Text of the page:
You know things are getting out of hand when even the Miami Heat are sick of hearing about themselves.
Ray Allen, who took his talents to the NBA's latest trending team in the summer of 2012, delivered two clear messages to his new bandwagon fans in an interview with The Washington Post's Dan Steinberg.
His first was directed at those fans whose jerseys look a little too crisp, a little too new to be the property of a long-time member of Heat Nation. They can dress the part, but that doesn't mean that they'll be going unnoticed:
When we go on the road, you see people in Heat jerseys that have never been to Miami. We were in Utah, and I thought that same thought—like, these people, some of these people, have never been to Miami before.
Allen isn't mad at his newfound fans. In fact he told Steinberg that he found them "absolutely cool."
But he isn't as thrilled about the reason that's fueling those fly-by-the-night supporters' allegiances:
Look at all the media outlets...that talk about the same stuff. We haven't played for two weeks, and I think every time I turn on SportsCenter, they talked about LeBron in some form. And he hasn't done anything but just be on vacation. So as much as we blame the fans for being bandwagon, it's mostly the media's fault.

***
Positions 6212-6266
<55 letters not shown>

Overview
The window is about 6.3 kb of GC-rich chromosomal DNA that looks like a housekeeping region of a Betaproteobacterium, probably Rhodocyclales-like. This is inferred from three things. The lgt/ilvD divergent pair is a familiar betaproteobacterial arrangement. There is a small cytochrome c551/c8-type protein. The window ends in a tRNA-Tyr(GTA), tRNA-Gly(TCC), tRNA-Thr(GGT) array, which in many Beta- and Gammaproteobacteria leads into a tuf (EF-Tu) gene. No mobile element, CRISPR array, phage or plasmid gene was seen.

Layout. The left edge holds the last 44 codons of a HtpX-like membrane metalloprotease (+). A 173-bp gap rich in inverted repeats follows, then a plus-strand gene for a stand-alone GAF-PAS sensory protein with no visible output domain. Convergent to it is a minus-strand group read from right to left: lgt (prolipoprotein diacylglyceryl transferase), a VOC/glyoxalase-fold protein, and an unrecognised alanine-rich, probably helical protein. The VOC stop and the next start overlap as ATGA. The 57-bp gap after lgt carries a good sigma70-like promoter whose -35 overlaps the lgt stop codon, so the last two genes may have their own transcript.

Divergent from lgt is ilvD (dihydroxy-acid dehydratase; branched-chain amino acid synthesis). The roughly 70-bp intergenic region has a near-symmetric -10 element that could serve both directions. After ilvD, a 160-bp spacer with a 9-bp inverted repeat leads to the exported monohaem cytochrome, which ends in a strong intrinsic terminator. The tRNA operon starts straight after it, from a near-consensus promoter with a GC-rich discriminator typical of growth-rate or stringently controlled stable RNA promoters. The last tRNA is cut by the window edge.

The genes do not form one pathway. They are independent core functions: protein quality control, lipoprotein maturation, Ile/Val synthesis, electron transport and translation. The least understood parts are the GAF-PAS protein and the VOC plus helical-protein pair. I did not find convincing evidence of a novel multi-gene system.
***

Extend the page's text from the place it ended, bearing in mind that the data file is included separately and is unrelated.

Ah yes, blaming the media; it's almost as popular as Allen's Heat.
But if you're willing to hear the sharpshooter out, thankfully Steinberg was, he brings more to the discussion than just a blanket criticism:
The way the league is portrayed is what [the media] puts out there. So for people all over America, that's what you see on a daily basis...People know Norris Cole more than they know anybody in the starting five for the Charlotte Bobcats, and Norris Cole comes off the bench for us in Miami, just as well as I do.
After his media rant, though, Allen shifted the blame to an even more powerful entity. "If it's anybody's fault, it's the league's fault," he told Steinberg, "because we need to do a better job of marketing every team."
Allen's solution for his employer? Pay attention to the way that big brother—the all-mighty NFL—keeps all of its 32 franchises relevant and what kind of effect that can have:
I think the NFL does a great job of that. You talk about every team, every Sunday. I truthfully would like to see even the bad teams [in the discussion]; if you talk about them, you put the pressure on them to have to be better.
The NBA is a superstar's league. Always has been, always will be. But maybe Allen's right—maybe we fail to give the star players of each team their just due.
There's a market for each of the league's 30 teams. If there wasn't, there wouldn't be a team in that city in the first place.
It's a reminder that should have never been needed. And thanks to the same platform that Allen's speaking out against, it's one that certainly won't go unnoticed.
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